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Dec 1, 2017 - Science and innovations
FEFU researchers expand the study of the environmental impact of exhaust gases

Researchers of Far Eastern Federal University are expanding the project to study the effect of car exhausts on the urban ecology. Together with cars, motorcycles, buses, heavy-duty, water and rail transport will be included in the study, which will make it possible to comprehensively assess the impact of exhaust particles on the environment. Large industrial centers of China and the Republic of Korea are joining the project along with Russian and European cities, where samples have already been collected.

The study is being conducted at FEFU under the guidance of the leading European toxicologist, president of the Association of European Toxicologists, EUROTOX, Aristides Tsatsakis (Greece).

“We successfully conducted the first part of the research and decided to expand the project to other types of urban transport in order to get a comprehensive picture,” said Aristides Tsatsakis. “The problem of clean air worries residents of all cities, especially in developing countries with many enterprises. Our project has already attracted the attention of our Asian colleagues who offered to conduct research in the industrial centers of China and Korea.”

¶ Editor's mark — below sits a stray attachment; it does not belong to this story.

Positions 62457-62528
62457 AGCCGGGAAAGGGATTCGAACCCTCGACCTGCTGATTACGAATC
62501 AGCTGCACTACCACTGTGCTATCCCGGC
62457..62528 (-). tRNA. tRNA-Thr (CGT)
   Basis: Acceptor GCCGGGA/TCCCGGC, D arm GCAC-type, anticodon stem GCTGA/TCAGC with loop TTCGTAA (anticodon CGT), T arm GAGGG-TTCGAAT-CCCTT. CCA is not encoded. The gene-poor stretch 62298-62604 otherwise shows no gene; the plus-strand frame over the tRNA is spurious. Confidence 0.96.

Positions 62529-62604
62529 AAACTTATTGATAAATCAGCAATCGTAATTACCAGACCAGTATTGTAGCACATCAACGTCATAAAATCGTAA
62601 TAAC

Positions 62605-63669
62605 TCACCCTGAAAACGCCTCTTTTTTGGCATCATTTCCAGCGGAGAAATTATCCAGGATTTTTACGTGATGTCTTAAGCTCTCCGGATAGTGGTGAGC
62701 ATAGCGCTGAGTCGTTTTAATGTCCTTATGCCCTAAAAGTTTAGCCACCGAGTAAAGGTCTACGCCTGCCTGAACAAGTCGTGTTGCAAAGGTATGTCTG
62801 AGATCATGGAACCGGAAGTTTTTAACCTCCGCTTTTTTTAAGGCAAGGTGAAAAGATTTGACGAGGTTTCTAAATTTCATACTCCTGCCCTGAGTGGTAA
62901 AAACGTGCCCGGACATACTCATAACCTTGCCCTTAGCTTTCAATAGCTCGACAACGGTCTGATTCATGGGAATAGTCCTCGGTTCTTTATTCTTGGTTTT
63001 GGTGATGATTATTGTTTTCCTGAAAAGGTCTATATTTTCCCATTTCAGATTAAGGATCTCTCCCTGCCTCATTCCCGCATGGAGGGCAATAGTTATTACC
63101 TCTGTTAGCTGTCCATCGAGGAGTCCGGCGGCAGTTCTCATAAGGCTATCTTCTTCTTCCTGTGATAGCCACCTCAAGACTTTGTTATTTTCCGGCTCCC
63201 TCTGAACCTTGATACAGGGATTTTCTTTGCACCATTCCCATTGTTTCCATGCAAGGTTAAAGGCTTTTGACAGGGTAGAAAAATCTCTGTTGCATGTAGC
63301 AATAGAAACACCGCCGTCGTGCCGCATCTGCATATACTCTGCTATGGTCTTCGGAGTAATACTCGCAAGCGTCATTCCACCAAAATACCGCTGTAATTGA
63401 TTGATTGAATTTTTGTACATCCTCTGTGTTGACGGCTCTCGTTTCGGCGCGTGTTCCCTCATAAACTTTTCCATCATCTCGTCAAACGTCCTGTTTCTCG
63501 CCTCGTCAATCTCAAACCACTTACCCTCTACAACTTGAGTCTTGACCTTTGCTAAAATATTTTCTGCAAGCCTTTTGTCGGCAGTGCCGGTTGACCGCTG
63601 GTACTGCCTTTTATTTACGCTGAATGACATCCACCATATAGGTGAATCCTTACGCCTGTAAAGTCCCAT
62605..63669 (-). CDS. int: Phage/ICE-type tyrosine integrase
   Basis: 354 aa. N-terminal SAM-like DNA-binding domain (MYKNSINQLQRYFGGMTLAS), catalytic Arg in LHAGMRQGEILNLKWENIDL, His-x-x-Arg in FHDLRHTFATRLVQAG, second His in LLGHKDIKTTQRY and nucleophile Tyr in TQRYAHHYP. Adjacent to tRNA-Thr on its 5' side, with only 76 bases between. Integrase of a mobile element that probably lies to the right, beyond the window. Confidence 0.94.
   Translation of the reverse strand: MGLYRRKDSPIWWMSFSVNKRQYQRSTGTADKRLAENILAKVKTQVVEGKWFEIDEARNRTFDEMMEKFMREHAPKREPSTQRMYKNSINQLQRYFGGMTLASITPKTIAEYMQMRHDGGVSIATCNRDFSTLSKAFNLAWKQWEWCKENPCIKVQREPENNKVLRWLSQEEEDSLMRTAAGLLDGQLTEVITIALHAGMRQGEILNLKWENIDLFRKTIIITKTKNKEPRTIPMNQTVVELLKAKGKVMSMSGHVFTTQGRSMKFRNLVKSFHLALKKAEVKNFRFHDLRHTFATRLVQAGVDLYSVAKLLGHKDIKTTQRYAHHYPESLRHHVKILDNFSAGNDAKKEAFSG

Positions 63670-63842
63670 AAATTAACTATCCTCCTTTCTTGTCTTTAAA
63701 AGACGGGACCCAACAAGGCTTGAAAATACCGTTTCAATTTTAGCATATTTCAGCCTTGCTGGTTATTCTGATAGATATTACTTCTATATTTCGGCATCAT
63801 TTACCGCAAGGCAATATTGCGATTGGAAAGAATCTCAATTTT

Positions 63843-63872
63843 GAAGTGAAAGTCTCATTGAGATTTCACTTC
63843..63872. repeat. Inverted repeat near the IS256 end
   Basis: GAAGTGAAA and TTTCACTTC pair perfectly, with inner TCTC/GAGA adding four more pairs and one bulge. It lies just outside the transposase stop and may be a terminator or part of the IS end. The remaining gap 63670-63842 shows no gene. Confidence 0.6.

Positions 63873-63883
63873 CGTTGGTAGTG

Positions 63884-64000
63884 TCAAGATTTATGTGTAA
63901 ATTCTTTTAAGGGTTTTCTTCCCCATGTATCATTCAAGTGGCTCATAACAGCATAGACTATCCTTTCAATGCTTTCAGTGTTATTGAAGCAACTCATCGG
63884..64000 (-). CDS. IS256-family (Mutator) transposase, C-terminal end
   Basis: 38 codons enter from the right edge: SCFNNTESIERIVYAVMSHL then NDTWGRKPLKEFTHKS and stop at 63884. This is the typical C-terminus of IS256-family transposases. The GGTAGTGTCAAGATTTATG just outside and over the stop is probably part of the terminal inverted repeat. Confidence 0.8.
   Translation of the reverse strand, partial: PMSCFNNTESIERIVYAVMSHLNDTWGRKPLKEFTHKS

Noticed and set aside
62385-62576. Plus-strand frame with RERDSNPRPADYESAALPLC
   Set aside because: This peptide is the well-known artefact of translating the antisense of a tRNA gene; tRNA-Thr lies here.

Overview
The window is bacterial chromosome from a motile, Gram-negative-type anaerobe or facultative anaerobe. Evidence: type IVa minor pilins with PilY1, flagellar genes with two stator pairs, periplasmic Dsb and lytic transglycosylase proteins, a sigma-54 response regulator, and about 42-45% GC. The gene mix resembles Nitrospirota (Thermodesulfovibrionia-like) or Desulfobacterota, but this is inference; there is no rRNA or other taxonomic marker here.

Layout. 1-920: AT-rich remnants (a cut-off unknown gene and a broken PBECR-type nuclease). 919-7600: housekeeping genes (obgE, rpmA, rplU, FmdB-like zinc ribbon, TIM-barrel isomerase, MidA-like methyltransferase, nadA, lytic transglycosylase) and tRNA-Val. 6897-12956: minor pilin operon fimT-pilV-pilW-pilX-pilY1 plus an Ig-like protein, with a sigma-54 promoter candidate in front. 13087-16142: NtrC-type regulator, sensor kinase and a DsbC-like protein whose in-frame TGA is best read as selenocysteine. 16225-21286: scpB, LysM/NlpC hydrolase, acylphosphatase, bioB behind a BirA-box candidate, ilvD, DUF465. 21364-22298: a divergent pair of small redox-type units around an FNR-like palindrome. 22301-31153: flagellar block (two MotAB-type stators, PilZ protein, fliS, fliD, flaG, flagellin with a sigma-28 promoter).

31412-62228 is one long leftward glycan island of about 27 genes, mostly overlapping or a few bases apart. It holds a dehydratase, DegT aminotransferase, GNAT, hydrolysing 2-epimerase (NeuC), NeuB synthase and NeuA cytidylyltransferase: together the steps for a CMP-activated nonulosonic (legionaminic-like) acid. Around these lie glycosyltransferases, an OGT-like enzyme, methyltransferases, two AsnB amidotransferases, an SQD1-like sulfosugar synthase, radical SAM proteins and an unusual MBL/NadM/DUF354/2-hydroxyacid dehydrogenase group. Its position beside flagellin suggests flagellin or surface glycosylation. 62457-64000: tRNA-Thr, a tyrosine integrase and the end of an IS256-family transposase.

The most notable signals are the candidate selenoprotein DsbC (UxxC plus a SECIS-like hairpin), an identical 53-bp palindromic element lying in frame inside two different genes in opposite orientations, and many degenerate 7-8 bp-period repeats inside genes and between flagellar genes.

To participate in a large-scale project, FEFU gathered an international network of researchers working in parallel in several large cities of Russia, Italy, Portugal, Greece, and Romania. Several thousand samples of particulate emissions have already been collected, which contain toxic substances, soot, various metals, rare earth elements, including the ones in the form of nanoparticles. Their composition, properties, reactions of cells and animals to these substances are carefully studied in the laboratory.

As a result of the studies, the participants have already reached disappointing conclusions. It has been confirmed that new vehicles are no less dangerous for the environment than older models with high mileage and engine wear. Experiments on rats showed that carbon nanofibers, which are contained in large quantities in exhausts, reduce behavioral functions and cognitive activity. New data on the impact of the exhausts on the manifestation of various allergic reactions have been obtained.

“Of course, researchers have previously assumed that automobile exhausts negatively affect the environment and health, but a strong scientific foundation is needed to make critical decisions in the regulation of pollution standards,” explained Aristides Tsatsakis. “Only by studying the issue from different angles and fixing these results, EUROTOX will be able to approach the state authorities with a proposal to adjust the existing legislation and fuel standards.”

The project is supported by a grant from the Russian Science Foundation and is scheduled until 2018. The main platform for the work of researchers at Far Eastern Federal University is the Nanotechnology Research and Education Center of the School of Engineering.